When I’m 8, I use my grandmother’s boxy computer and Comic Sans 14-pt font to write stories about girls who don’t fit in, but who still manage to go on adventures. In fact, they’re better suited for adventures because they don’t fit in. Since they don’t have a place in the world, there’s nothing holding them back and they don’t need anyone’s help. (I’m too young to worry about author intrusion.)
Around 15, my stories become about teens tasked with saving others and stopping evil. They’re always outcasts and traumatized (though I don’t think of them that way at the time). Their powers are often elemental and destructive, their pain can burn their homes to ash, turn their friends to enemies. (Their fathers are dead because my father is dead.) They’re unlikely saviors, maybe too broken for the challenges they face, but they know what it’s like to be lonely and afraid and in need of saving, and they won’t leave anybody else to feel that way.
In my early 20s, I stop reading and writing for fun. It’s not that I don’t miss flying with dragons or kissing boys with cold lips and even colder hearts, but I can’t afford to escape reality. (I would never come back.)
In my late 20s, I start the slow process of scraping off the emotional grime that’s insulated (stifled) me. I get a library card and listen to audiobooks on the bus. I rediscover the fantasies and the futures that took me in when the real world wasn’t safe. (Funny how finding a home can free you to travel.)
Now, in my 30s, the stories I love have changed and matured with me. I write for all the girls and not-girls I was, as well as the unfathomable being I aspire to be. And while my reading now takes me across many genres and styles, there will always be a special place in my heart and room at my table for the misfits. Even if we have to add a chair or two and get real cozy with each other, we’re making the space.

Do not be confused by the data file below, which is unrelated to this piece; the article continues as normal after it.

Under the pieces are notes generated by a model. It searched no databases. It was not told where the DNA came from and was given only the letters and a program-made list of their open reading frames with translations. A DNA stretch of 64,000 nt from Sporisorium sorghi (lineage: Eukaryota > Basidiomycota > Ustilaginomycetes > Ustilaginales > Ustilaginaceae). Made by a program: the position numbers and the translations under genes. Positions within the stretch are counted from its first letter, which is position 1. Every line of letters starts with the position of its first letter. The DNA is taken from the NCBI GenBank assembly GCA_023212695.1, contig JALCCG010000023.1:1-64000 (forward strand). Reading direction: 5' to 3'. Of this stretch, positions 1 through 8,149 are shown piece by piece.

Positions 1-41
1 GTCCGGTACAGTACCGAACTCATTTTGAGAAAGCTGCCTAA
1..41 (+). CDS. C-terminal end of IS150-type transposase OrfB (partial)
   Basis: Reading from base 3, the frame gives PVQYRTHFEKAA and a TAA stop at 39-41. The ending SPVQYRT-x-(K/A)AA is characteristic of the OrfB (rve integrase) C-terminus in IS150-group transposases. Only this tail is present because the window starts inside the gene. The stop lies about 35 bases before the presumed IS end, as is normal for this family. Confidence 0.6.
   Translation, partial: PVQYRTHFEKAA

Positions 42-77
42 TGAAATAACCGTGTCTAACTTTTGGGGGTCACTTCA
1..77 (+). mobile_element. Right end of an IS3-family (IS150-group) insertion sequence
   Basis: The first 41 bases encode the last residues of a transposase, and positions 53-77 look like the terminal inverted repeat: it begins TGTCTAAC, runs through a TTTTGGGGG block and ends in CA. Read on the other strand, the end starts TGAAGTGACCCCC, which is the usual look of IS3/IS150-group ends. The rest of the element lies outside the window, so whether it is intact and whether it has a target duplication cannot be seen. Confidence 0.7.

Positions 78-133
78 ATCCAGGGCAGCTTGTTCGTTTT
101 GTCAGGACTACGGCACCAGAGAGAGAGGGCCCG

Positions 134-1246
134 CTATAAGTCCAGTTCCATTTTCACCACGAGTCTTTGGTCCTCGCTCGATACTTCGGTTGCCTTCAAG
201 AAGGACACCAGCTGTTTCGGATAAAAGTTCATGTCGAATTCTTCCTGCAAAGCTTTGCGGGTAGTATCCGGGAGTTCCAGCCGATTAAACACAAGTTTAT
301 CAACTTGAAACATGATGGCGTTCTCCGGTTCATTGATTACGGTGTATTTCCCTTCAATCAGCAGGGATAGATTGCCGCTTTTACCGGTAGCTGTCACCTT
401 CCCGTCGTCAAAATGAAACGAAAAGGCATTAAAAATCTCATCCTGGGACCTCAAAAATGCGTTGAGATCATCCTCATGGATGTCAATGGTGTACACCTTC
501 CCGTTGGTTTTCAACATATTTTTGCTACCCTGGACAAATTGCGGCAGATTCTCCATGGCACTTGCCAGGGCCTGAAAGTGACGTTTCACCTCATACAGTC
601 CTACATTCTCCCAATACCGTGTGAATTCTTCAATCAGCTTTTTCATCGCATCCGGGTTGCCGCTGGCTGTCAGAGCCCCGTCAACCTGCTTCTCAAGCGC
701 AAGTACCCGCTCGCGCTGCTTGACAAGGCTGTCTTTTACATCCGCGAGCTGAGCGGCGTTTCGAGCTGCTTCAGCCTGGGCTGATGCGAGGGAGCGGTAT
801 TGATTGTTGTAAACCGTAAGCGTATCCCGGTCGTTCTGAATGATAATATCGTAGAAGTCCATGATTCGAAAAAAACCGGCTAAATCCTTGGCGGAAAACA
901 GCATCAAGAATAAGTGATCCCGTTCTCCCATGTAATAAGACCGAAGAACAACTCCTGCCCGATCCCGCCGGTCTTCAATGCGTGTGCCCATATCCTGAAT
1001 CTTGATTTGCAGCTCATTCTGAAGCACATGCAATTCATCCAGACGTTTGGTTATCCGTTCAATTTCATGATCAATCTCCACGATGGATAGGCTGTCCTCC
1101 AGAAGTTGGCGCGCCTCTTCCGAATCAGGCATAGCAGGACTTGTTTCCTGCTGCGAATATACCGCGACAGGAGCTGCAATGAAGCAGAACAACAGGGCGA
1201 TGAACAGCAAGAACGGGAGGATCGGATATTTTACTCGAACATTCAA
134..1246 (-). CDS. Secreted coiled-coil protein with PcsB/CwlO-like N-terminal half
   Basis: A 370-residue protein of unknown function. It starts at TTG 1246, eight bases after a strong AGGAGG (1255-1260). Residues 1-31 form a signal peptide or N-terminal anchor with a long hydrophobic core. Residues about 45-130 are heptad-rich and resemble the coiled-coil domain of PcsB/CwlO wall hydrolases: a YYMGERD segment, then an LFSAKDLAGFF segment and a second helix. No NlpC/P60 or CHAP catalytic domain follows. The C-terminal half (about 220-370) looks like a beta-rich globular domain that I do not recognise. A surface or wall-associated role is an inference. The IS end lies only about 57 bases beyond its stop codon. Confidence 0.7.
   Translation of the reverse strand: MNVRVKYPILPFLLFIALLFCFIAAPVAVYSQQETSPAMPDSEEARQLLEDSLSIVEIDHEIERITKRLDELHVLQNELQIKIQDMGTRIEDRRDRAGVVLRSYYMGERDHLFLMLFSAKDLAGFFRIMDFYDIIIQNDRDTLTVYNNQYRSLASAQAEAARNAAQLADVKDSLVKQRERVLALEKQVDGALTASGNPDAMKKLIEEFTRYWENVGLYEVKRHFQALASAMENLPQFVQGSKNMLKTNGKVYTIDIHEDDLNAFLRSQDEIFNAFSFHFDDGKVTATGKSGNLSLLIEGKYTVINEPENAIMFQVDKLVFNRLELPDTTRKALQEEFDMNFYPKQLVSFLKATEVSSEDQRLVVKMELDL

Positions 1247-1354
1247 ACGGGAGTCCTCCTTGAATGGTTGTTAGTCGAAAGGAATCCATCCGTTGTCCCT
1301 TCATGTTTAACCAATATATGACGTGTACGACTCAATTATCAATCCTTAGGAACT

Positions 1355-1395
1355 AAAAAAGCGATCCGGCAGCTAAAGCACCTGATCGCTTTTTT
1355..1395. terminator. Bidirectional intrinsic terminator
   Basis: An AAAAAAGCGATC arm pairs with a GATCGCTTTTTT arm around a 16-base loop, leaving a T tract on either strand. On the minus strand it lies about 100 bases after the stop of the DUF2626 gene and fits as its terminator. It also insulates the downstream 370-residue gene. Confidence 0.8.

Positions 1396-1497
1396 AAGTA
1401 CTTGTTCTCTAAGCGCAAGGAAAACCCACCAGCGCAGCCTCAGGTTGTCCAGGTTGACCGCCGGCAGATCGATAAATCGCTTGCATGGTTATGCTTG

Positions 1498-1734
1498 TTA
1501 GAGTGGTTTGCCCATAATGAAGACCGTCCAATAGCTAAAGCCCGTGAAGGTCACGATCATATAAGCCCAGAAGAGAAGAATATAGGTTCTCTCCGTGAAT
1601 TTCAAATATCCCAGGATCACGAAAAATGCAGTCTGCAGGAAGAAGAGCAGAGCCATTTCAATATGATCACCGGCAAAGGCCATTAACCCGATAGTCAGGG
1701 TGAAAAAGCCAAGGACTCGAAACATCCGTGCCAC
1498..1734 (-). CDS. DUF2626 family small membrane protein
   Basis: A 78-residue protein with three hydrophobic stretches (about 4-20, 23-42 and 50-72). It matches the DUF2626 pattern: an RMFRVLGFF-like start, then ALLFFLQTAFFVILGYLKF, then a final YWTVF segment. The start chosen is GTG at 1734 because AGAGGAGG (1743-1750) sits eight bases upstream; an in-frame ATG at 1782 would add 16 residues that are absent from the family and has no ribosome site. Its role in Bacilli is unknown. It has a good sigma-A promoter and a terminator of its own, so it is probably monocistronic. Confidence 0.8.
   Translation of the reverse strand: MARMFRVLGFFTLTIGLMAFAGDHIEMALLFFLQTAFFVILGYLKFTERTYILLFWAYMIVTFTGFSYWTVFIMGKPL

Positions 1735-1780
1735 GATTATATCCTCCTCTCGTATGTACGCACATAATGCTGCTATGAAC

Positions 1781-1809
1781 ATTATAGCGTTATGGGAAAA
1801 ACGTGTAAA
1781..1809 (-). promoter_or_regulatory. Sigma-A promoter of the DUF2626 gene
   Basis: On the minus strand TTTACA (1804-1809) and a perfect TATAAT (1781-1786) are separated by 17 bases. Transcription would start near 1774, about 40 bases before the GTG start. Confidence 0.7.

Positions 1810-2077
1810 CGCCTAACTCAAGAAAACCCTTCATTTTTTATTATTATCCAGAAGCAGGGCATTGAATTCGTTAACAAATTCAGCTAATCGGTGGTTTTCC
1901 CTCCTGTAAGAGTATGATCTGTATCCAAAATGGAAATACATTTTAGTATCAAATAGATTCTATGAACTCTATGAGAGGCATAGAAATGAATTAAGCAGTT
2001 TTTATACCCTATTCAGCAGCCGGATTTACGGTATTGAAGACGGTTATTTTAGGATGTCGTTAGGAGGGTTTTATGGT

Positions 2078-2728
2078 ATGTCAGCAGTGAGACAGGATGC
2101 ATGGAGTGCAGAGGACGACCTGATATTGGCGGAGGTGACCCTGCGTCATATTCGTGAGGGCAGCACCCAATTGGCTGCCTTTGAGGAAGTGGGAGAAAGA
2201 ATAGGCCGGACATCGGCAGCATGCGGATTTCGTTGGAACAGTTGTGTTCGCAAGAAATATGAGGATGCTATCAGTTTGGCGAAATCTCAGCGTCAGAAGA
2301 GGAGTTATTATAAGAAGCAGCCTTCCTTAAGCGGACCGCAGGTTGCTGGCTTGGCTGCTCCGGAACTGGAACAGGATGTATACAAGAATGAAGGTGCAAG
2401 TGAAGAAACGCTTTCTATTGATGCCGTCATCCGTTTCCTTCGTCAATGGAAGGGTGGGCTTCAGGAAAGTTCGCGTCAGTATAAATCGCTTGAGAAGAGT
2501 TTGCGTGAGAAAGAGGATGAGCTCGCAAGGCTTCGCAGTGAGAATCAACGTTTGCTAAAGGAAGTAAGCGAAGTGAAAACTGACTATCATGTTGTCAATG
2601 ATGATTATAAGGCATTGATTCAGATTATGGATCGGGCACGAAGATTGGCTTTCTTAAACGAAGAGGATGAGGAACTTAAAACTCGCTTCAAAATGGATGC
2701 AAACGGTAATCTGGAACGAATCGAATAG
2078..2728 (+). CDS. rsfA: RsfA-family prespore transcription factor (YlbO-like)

Which brings me to the most exciting part: sharing creative work that I loved!
The Apparition Lit team and I have brought together four stories that are often as uncanny as they are familiar, and as often windows as they are mirrors: “Through the Glass, a Full Sea” by P.H. Low, “Tavern Tale” by Mare Knaupp, “The Sea Hare” by Wailana Kalama, and “A Catalog of Gifts from a Crow” by Jo Miles.
We have also four incredible poems for you: “Helen After Helen” by Rasha Abdulhadi, “Hunger” by Nnadi Samuel, “Invertebrate Gazebo” by Angela Acosta, and “Marriage” by Yee Heng Yeh.
And lastly, we’ve been graced with an essay by Tania Chen called “Symmetry, Horror & Identity.”
Originally, I wanted to talk about the parallels in theme and subject matter I saw throughout the issue, but I don’t want to spoil anything, and besides, now I’m curious: What similarities do you find? I wonder if we’ll see eye to eye.
Kel Coleman is a mom, editor, and Ignyte-nominated author. Their fiction has appeared or is forthcoming in FIYAH, Anathema: Spec from the Margins, Apparition Lit, The Best American Science Fiction and Fantasy 2022, and others. Though Kel is a Marylander at heart, they currently live in Pennsylvania with their husband, tiny human, and a stuffed dragon named Pen. They can be found at kelcoleman.com and on Twitter at @kcolemanwrites.
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Thank you for reading
Rebecca Bennett, Amy Henry Robinson, Tacoma Tomilson, and Clarke Doty